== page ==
Vertigo is a symptom of illusory movement. Almost everyone has experienced vertigo as the transient spinning dizziness immediately after turning around rapidly several times. Vertigo can also be a sense of swaying or tilting. Some perceive self-motion whereas others perceive the motion of the environment.
Vertigo is a symptom, not a diagnosis. It arises because of asymmetry in the vestibular system due to damage to or dysfunction of the labyrinth, vestibular nerve, or central vestibular structures in the brain stem.
Vertigo is a troubling problem for many clinicians because it is symptomatic of a large range of diagnoses from benign to immediately life-threatening. However, in most cases, the clinical history, especially the tempo of the symptoms, with examination findings that distinguish between central and peripheral etiologies identify those patients that require urgent diagnostic evaluation. Vertigo is only one type of dizziness.
Other disorders that present with dizziness include presyncopal faintness, disequilibrium, and nonspecific or ill-defined light-headedness. The initial approach to the patient who complains of dizziness is to localize the cause of the symptom into one of these broad categories.
Dizziness is diagnosed mainly on history and physical but is also diagnosed with the use of equipment that specifically tests the inner ear and neural pathways through which sound is processed in the brain. This testing is conducted by trained audiologists here at the AEC. It is important to avoid medications and substances that either stimulate the central nervous system (like caffeine) or inhibit the central nervous system (like benadryl.) Other important procedures used to help in the diagnosis of vertigo include MRI, CT and MRA scans.
Benign Paroxysmal Positional Vertigo (BPPV)
There’s a certain type of vertigo which affects millions of people especially as they get older. It’s called Benign Paroxysmal Positional Vertigo or BPPV. The dizziness is generally thought to be due to debris collected in the inner ear. Think of it as ‘ear rocks’. The formal name is otoconia. Ear rocks are small crystals of calcium carbonate that come from the utricle in the inner ear. The otoconia are not able to migrate to the canal system so they essentially get stuck. Some dissolve. Others do not.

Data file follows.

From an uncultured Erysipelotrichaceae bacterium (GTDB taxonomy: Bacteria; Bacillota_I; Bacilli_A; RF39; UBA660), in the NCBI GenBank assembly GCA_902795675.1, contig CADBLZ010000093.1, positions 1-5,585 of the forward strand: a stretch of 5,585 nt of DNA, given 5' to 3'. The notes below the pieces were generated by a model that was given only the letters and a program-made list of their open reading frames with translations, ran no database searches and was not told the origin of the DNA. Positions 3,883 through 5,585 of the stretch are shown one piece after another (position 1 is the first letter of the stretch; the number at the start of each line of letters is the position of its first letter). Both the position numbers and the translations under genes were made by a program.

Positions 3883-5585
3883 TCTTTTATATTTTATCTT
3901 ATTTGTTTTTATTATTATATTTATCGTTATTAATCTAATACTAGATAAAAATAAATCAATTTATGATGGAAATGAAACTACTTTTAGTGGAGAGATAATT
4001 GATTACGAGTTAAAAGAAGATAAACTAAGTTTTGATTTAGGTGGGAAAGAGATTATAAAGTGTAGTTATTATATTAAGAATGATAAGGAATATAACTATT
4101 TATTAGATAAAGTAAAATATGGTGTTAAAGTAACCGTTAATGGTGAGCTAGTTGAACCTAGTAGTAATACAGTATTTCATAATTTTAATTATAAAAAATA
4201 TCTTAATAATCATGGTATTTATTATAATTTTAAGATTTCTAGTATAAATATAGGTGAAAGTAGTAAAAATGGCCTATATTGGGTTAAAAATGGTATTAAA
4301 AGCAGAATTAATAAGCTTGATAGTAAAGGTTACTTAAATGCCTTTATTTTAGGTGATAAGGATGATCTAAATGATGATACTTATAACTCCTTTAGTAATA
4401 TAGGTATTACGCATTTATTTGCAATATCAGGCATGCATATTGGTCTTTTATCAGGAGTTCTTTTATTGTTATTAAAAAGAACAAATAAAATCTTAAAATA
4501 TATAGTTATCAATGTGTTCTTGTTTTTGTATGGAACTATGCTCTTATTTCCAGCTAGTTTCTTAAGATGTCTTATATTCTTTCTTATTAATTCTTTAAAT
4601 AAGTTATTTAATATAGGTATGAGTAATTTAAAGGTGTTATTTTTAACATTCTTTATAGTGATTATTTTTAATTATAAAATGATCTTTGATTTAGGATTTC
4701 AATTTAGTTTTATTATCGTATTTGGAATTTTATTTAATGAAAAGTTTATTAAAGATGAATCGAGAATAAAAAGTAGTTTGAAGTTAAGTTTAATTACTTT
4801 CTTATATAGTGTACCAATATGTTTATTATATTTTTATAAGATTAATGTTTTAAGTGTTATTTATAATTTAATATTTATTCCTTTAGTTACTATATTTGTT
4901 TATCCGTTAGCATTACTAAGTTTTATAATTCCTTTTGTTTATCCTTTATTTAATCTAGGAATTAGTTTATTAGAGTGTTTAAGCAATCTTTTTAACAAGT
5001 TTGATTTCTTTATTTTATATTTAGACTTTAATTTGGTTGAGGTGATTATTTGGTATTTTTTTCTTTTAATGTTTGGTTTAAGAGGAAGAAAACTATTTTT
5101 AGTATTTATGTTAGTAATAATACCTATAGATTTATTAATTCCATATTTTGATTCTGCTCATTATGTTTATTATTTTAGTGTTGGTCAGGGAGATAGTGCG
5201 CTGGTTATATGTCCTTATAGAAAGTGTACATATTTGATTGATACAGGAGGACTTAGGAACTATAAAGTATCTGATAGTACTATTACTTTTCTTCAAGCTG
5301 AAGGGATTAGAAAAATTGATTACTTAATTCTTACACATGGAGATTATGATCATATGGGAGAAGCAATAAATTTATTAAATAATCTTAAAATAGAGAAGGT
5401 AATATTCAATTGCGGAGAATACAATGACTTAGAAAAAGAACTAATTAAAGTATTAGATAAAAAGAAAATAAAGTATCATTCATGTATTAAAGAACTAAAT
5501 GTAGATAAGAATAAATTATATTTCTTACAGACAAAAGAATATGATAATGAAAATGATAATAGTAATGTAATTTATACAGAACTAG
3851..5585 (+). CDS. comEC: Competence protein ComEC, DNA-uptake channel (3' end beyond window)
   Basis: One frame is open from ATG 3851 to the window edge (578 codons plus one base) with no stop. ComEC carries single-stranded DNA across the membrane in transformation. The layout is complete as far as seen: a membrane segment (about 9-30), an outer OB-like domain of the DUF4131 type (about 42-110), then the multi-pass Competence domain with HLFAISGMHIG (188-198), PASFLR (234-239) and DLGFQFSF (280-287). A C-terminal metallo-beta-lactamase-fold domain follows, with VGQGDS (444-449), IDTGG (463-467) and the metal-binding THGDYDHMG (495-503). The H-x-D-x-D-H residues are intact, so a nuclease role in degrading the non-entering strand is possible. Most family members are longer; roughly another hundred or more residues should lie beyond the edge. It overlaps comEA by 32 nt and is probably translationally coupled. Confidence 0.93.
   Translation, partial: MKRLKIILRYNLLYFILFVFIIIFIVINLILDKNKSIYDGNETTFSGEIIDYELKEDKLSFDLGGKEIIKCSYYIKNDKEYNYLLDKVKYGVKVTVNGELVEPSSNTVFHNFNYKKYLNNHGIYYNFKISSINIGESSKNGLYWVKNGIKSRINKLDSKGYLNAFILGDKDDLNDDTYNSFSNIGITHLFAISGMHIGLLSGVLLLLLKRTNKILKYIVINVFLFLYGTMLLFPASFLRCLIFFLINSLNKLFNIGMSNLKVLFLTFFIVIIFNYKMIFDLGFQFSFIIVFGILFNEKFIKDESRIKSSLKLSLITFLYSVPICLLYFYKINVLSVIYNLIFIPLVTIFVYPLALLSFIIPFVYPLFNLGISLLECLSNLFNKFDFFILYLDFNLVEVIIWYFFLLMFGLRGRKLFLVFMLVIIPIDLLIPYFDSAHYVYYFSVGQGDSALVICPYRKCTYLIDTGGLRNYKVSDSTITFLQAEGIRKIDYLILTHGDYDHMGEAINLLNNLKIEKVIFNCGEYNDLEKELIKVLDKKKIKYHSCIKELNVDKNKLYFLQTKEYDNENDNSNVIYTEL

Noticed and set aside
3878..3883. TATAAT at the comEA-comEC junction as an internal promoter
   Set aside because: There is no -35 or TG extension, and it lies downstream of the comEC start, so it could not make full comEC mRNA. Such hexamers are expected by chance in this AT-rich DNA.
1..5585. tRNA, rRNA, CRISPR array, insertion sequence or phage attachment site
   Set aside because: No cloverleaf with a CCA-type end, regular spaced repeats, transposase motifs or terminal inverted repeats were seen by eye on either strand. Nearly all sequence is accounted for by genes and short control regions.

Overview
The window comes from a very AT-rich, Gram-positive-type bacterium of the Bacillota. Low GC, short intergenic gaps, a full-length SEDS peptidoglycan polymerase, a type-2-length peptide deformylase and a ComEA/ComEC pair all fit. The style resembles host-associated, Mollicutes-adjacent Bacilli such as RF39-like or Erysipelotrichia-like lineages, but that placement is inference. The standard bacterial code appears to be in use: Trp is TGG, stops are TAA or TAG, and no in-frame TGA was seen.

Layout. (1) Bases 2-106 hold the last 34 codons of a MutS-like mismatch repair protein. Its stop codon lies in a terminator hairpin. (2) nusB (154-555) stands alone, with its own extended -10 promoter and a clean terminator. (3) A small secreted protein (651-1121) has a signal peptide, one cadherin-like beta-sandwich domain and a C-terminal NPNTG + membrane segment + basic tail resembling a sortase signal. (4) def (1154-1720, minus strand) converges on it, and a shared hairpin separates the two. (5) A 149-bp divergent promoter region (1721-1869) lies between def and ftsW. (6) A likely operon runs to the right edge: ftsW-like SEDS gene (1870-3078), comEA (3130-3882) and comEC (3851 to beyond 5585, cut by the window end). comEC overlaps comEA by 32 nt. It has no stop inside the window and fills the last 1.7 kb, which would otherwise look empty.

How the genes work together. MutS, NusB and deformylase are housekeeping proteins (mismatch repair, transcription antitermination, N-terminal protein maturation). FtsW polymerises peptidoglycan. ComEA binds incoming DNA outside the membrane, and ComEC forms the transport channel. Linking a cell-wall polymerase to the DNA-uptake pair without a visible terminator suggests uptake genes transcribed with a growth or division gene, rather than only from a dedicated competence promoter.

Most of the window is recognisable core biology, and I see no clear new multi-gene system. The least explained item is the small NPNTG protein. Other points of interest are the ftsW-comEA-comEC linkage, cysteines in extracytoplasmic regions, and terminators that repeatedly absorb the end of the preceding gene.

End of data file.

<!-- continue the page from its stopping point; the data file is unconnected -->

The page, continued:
BPPV is a common cause of dizziness. In fact, it’s a cause in about 20% of all cases of dizziness or vertigo. It can occur in children, but the condition is more common in adults. The older you are, the more likely your dizziness is due to BPPV.
The most common cause of BPPV in people under 50 is head injury. The head injury doesn’t even need to be direct. Whiplash and migraines can also be associated with this type of vertigo. BPPV becomes more common as you age and the cause is usually degeneration of the vestibular system of the inner ear. Viruses affecting the ear are significant causes.
Sometimes, this type of vertigo follows surgery, including dental work, where the cause is a combination of prolonged supine positioning or ear trauma when the surgery is done on the inner ear. BPPV is also common in people who have been treated with ototoxic medications. However, in half of all cases, this type of vertigo is idiopathic. This means it occurs for no known reason.
For more information on vertigo or dizziness, contact Austin Ear Clinic today.
Dizziness and Vertigo Evaluation
Dizziness and vertigo can be extremely unsettling. They can lead to brain fog and fatigue and can range from a mild annoyance to debilitating. We take the evaluation and management of dizziness and vertigo very seriously and strive to make a diagnosis as quickly and definitively as possible.
In order to determine the cause of your dizziness and vertigo, a series of evaluations must be completed.
Medical history. Your doctor will ask you specific and pointed questions in order to try and determine the cause of your symptoms.
Physical Exam. This exam, while less informative than the medical history review, can be used to specifically pinpoint a cause, such as benign positional vertigo (BPV).
Audiogram. Normal or abnormal hearing are both clues to a cause of your dizziness. Within the inner ear is the cochlea (used for hearing) and the vestibular system (used for balance). Typically, if a problem with your vestibular system is causing your dizziness, there will also be an issue with your hearing.
Imaging. In order to determine the cause of your symptoms, your doctor may need an inside look of your brain and ears. Magnetic resonance imaging (MRI) will be used to look at your brain and a computed tomography (CT) scan will be used to get a detailed picture of your inner ear.
Inner Ear Testing. These functional tests are used to determine the relative strengths of the balance system, electrical function of the auditory nerve, the reflex between the eyes and the inner ear, and the pressure within the inner ear.
Treatment is directed towards the likely cause of your symptoms. This may require some trial and error, as there is usually more than one cause of your symptoms.
How you respond to the therapy, with either an improvement or no response, is also helpful in determining the specific cause. Therefore, follow-up visits are crucial.
Many patients with balance disorders have a weakened inner ear. While these patients usually recover normal balance and activity it is not uncommon for other illnesses to overpower the recovery and start producing symptoms of imbalance. Allergy and sinus problems, which are common in Austin, have been known to cause additional problems with imbalance. Working to improve these symptoms can help.
We may recommend input from other specialties, such as neurology, cardiology and ophthalmology, if our findings suggest non-vestibular causes.
We may recommend a second opinion if we feel it is needed and never discourage our patients from seeking other opinions on their own.